US NATO Russia security guarantees

NATO Secretary General Jens Stoltenberg speaks at a press briefing after delivering a written response to Russia's demands to "Security guarantees." Screenshot from broadcast of briefing 

International

The Spanish newspaper EL PAIS has published the classified answers of NATO and the US to demands for “security guarantees” that Russia made after months of saber-rattling on Ukraine’s borders. They reveal that the US and NATO rejected Russia’s key demands of ruling out Ukraine’s and Georgia’s accession and called upon Russia to withdraw from Ukraine, Georgia, Moldova.

On 26 January, the US and NATO delivered separate written responses to Russia’s demands for “security guarantees” which include NATO kicking 14 eastern member states out of the Alliance and ruling out Ukraine’s accession to NATO. Unsurprisingly, the demands were rejected, although the exact texts of the responses were not published (the US one was not published upon request from the Kremlin).

Now, the Spanish newspaper EL PAÍS has obtained copies of the responses and published the takeaways, which are consistent with the West’s messaging to Russia and with the public statements by US and NATO after delivering the responses to Russia.

NATO’s response stresses that the Alliance has taken an effort to build a relationship with Russia through the Partnership for Peace, NATO-Russia Founding Act, and the NATO-Russia Council, and urged Russia to engage in dialogue via the latter.

“No other partner has been offered a comparable relationship or a similar institutional framework. Yet Russia has broken the trust at the core of our cooperation and challenged the fundamental principles of the global and Euro-Atlantic security architecture.”

However, NATO stressed that “the reversal of Russia’s military buildup in and around Ukraine will be essential for substantial progress.”

The Alliance stated that it is ready to engage with Russia through briefings in the NATO-Russia Council and on nuclear policies, engaging to modernize the Vienna Document in the OSCE, increasing transparency of exercises, consulting on cyberthreats, and other measures.

It urged Russia to resume the implementation of the Treaty on Conventional Armed Forces in Europe, return to participation in the Joint Consultative Group, and provide the required annual data, negotiate with the US on arms control and disarmament measures, as well as on ground-based intermediate- and shorter-range missiles.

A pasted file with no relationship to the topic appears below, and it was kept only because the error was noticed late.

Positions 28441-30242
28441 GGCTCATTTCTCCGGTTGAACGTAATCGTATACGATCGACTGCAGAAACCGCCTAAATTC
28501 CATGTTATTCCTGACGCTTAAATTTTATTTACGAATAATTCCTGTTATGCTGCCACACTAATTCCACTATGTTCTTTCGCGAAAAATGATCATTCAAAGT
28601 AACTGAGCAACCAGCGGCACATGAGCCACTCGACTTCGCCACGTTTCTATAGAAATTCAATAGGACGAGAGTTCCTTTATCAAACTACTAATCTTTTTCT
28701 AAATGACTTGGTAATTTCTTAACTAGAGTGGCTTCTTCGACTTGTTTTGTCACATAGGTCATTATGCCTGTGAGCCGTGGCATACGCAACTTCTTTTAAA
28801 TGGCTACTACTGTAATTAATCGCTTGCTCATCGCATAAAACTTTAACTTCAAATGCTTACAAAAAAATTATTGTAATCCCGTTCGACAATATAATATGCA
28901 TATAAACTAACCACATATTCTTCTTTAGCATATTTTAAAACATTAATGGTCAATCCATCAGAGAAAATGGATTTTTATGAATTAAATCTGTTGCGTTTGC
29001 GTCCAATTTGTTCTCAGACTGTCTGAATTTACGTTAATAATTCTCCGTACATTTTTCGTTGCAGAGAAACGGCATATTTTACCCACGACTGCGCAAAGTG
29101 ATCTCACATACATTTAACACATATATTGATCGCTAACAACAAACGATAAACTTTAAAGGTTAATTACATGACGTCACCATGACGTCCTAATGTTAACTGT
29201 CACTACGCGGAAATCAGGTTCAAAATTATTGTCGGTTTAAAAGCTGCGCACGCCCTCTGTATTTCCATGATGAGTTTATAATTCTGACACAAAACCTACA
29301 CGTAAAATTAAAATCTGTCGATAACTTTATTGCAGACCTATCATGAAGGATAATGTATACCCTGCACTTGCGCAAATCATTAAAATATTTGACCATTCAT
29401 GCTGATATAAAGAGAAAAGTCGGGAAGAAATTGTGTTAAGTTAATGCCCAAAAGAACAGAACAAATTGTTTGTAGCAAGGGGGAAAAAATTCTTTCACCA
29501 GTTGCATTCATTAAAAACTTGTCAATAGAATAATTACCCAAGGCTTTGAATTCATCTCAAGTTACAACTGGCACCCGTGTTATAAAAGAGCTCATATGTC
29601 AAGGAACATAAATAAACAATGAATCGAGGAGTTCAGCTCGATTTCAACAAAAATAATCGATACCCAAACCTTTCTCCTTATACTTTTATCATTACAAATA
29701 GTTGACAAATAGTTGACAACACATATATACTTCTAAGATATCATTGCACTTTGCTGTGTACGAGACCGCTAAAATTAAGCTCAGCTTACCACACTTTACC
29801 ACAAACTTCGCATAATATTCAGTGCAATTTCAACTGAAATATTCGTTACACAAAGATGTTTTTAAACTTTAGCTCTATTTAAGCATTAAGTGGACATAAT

NATO reaffirmed its commitment to an Open-Door Policy, meaning it rejected Moscow’s demands to rule out the accession of Ukraine and Georgia to the Alliance, and called on Moscow to respect the right of other states to decide their own future.

It said that Euro-Atlantic Security can be reinforced by Moscow withdrawing forces from Ukraine, Georgia, and Moldova, where they are deployed without host-nation consent and adhering to the principle of sovereignty and territorial integrity of states, refraining from the threat and use of force.

NATO, US deliver written rejections to Russia’s demands for “security guarantees”

The US statement largely repeated NATO’s position, with the key difference being that Washington is prepared to discuss the concept of “indivisibility of security,” which the OSCE approved at its summit in 2010.

Moscow has included this principle in the first article of its draft agreement, arguing that Ukraine’s possible accession to NATO will affect its security.

The text warns that the United States does not share Russia’s opinion and notes that “the concept of the indivisibility of ‘security’ cannot be considered in isolation.”

Also, the Biden administration is offering Russia “conditions-based reciprocal transparency measures” where Russia and the US would agree to “refrain from deploying offensive ground-launched missile systems and permanent forces with a combat mission in the territory of Ukraine.” For this, Washington proposes consulting with Kyiv.

A number of US proposals include restrictions on missiles, culminating in new disarmament agreements. Washington has said it is ready to begin bilateral talks with Russia on control of short- and medium-range missiles and their launchers.

The document highlights the concerns of Washington and its allies over Russia’s efforts to diversify and increase its nuclear arsenal, develop new intercontinental missiles, and deploy dual and non-strategic missiles near NATO’s borders.

One of Russia’s new ideas is the proposal for a “transparency mechanism” to check the absence of Tomahawk cruise missiles capable of reaching Russian territory at NATO bases. In turn, Washington calls for an identical approach with two bases in Russia.

The US also said it is concerned that Russia has contravened its commitments under the Budapest Memorandum. It also stressed that “further Russian increases to force posture or further aggression against Ukraine will force the United States and our Allies to strengthen our defensive position.”

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